Unauthenticated and unassociated
Authenticated and unassociated
Authenticated and associated
In the transition between the states, the communicating parties exchange messages called management frames. The APs are designed to transmit a beacon management frame at fixed intervals. To associate with an access point and join the BSS, a station listens for beacon messages to identify the access points within the range. After the station receives a beacon frame (message) it selects the BSS to join. The network names, or service set identifiers (SSID) contained in the beacon frame, permit the user to choose the SSID the user wishes to join. A station can also send a probe request frame to find the associated access point with the desired SSID. After the station identifies the access point, they perform an authentication by exchanging several management frames.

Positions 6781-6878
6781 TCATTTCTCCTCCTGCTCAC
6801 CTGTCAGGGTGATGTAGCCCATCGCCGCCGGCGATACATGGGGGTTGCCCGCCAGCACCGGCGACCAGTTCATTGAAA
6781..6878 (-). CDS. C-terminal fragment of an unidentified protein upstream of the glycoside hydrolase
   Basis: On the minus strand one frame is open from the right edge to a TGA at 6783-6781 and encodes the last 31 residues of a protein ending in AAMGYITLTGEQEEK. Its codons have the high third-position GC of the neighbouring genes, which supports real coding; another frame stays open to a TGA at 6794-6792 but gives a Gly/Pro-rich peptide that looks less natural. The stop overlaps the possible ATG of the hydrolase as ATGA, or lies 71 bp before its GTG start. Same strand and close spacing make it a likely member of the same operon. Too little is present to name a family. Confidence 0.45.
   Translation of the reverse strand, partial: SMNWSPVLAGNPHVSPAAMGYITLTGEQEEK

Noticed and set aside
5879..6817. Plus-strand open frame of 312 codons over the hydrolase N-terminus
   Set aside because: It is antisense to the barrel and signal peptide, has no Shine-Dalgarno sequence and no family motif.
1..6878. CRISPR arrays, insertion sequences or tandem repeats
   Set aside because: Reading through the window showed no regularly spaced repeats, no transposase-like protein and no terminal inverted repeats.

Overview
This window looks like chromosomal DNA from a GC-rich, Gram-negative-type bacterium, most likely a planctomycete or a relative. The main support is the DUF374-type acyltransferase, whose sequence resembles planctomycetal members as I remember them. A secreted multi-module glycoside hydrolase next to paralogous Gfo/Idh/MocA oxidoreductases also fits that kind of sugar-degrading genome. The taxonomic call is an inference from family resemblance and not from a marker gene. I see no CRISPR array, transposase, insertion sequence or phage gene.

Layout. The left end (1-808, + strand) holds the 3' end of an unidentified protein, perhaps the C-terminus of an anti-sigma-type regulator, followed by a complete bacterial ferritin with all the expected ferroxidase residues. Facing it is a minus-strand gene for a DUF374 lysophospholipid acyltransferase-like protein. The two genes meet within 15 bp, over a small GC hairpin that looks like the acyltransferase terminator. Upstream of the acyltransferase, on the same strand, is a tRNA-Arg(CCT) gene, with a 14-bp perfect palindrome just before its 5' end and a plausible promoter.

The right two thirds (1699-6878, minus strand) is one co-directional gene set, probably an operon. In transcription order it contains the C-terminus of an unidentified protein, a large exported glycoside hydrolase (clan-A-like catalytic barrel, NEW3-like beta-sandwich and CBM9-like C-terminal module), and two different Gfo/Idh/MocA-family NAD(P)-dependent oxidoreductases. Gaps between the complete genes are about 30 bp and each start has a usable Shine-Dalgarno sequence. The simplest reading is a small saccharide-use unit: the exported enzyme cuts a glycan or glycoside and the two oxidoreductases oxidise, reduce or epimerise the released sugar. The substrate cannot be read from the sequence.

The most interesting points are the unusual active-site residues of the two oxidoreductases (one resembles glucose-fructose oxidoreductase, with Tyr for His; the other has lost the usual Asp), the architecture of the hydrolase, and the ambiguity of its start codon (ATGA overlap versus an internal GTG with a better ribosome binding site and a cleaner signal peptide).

As illustrated in prior art FIG. 2, a wireless transceiver 20, according to the OSI (Open System Interconnection) reference model, comprises in part, a series of protocol layers 23 having a physical layer PHY 24, a data link layer 26, and a NETWORK layer 28. The data link layer 26 further comprises a medium access control MAC 26a sublayer and a logical link control LLC 26b sublayer. The OSI reference model describes networking as a series of protocol layers with a specific set of functions allocated to each layer. Each layer offers specific services to higher layers while shielding these layers from the details of how the services are implemented. A well-defined interface between each pair of adjacent layers defines the services offered by the lower layer to the higher one and how those services are accessed.